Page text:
This representation can best be described as a virtual tour, which using as basis several photographs taken from the same point but towards different positions are combined together in a three dimensional space by the computer, allowing the viewer to look into all possible directions from a given point. This system attempts to recreate an immersive perception of interior and exterior spaces, enhanced by positional information supplied on the x,y coordinate by the plan and on the z coordinate by the cross section. Furthermore, the viewer has the possibility to move through space (from point to point), reflecting the spatial relationship between these points. Therefore, it is possible to meander through all the public spaces of the library, since the staff floor and the headquarters floor are not represented. Despite the wide coverage of this building by the popular and professional media, or perhaps because of it, photographs of the 2nd and 11th floor spaces are not widely available, and are normally physically not accessible to the public. Similar to Intel’s processors equipped with a Protected Mode, the operating system of this building, where staff meets and controls the library is protected from the users, providing a zone of privacy contrasting to the publicity of other media saturated spaces.
Tags: discussion, escalator, exterior, general audience, human figure, interior, living room, narrative, perspective, public, reading room, tour, video, web, youtube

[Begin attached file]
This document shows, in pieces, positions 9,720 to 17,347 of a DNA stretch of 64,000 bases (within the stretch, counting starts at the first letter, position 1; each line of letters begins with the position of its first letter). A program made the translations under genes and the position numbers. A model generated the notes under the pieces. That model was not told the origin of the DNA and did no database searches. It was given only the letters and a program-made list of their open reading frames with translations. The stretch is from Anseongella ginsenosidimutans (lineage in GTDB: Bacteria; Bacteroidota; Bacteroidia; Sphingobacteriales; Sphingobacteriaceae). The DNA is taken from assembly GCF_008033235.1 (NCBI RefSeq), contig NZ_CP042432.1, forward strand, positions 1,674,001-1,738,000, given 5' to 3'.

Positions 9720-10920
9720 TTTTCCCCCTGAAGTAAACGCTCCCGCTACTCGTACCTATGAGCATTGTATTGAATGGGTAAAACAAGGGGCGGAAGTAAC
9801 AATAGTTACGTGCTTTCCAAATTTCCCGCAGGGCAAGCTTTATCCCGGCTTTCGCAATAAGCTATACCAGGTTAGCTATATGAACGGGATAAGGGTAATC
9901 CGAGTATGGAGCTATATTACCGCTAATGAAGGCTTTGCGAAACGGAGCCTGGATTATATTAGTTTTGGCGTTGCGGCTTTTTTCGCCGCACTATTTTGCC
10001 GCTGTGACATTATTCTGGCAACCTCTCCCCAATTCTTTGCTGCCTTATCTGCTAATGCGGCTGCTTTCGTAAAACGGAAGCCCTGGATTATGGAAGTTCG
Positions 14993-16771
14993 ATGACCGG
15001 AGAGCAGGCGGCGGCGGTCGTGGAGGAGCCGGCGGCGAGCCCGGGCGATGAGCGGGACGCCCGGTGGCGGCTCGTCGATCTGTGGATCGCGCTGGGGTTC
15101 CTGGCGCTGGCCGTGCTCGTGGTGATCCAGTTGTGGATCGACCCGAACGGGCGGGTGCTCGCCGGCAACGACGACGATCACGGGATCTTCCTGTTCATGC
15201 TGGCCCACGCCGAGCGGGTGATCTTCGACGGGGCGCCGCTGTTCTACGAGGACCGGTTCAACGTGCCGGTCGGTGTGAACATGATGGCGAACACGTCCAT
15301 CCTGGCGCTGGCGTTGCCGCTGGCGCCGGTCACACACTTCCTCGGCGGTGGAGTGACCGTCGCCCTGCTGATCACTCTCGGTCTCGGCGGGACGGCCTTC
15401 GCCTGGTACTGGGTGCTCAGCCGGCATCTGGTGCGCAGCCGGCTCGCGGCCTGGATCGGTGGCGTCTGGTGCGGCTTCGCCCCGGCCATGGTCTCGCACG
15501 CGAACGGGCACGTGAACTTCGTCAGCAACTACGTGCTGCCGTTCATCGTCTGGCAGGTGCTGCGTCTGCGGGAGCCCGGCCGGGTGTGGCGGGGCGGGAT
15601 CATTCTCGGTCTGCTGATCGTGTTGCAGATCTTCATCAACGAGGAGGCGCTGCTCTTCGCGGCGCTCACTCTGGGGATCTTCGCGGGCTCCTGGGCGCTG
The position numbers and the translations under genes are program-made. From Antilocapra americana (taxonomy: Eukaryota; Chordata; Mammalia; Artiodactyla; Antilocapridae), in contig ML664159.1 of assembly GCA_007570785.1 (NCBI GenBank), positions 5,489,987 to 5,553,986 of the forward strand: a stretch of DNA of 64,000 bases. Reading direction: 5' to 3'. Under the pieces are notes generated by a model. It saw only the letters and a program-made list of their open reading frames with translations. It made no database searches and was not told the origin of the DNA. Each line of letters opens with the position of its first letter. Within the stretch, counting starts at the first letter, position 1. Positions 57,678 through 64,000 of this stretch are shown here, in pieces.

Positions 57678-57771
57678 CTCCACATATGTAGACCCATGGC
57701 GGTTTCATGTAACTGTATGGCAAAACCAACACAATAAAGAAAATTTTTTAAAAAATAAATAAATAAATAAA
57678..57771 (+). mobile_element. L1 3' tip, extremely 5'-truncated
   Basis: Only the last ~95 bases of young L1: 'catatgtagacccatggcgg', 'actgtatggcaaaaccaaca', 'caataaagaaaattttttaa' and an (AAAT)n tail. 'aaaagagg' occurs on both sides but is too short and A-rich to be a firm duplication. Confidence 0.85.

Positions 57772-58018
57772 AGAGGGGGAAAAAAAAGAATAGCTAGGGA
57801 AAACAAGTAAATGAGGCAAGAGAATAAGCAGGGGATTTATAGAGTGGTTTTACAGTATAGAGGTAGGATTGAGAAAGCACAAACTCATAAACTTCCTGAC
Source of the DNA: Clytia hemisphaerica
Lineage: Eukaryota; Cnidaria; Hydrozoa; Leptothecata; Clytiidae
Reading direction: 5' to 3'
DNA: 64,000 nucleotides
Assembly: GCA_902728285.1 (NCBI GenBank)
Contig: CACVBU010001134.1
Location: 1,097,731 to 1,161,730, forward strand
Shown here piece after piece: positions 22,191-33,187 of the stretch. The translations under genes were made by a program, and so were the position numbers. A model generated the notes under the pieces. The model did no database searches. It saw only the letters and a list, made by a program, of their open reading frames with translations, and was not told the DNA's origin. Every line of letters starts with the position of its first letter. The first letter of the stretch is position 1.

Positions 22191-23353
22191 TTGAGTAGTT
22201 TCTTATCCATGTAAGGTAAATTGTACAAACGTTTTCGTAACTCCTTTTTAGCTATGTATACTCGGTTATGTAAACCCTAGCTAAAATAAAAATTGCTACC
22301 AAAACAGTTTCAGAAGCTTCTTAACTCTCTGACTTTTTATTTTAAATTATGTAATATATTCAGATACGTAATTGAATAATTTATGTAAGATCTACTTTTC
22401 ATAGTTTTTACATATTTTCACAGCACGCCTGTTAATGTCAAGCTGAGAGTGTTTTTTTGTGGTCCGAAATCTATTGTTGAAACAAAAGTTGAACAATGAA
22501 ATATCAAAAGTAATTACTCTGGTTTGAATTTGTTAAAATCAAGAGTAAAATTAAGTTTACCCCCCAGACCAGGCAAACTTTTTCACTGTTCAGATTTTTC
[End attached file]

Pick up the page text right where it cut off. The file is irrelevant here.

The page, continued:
This video shows the surprising way the Seattle Central Library can be represented by sign language. Due to the specific nature of the language employed, there is a fragmented conversation between subject and object, as the building and the narrator do not appear simultaneously on screen.
Even though this representation (and sign language itself) uses only the visual medium, it is far from limited. The difference between oral and sign language is comparable to print and digital formats, where one is sequential and linear (print and oral language) and the other has the potential for simultaneous information transmission (digital and sign language). In sign language information can be loaded into several channels and expressed simultaneously, by the specific motion of the hand, body posture and facial expression. This inherent potential of sign language is widely used throughout this tour, as the narrator expresses his views and experiences on the library while guiding the audience through the main public spaces: the living room, the reading room and the long escalator in between.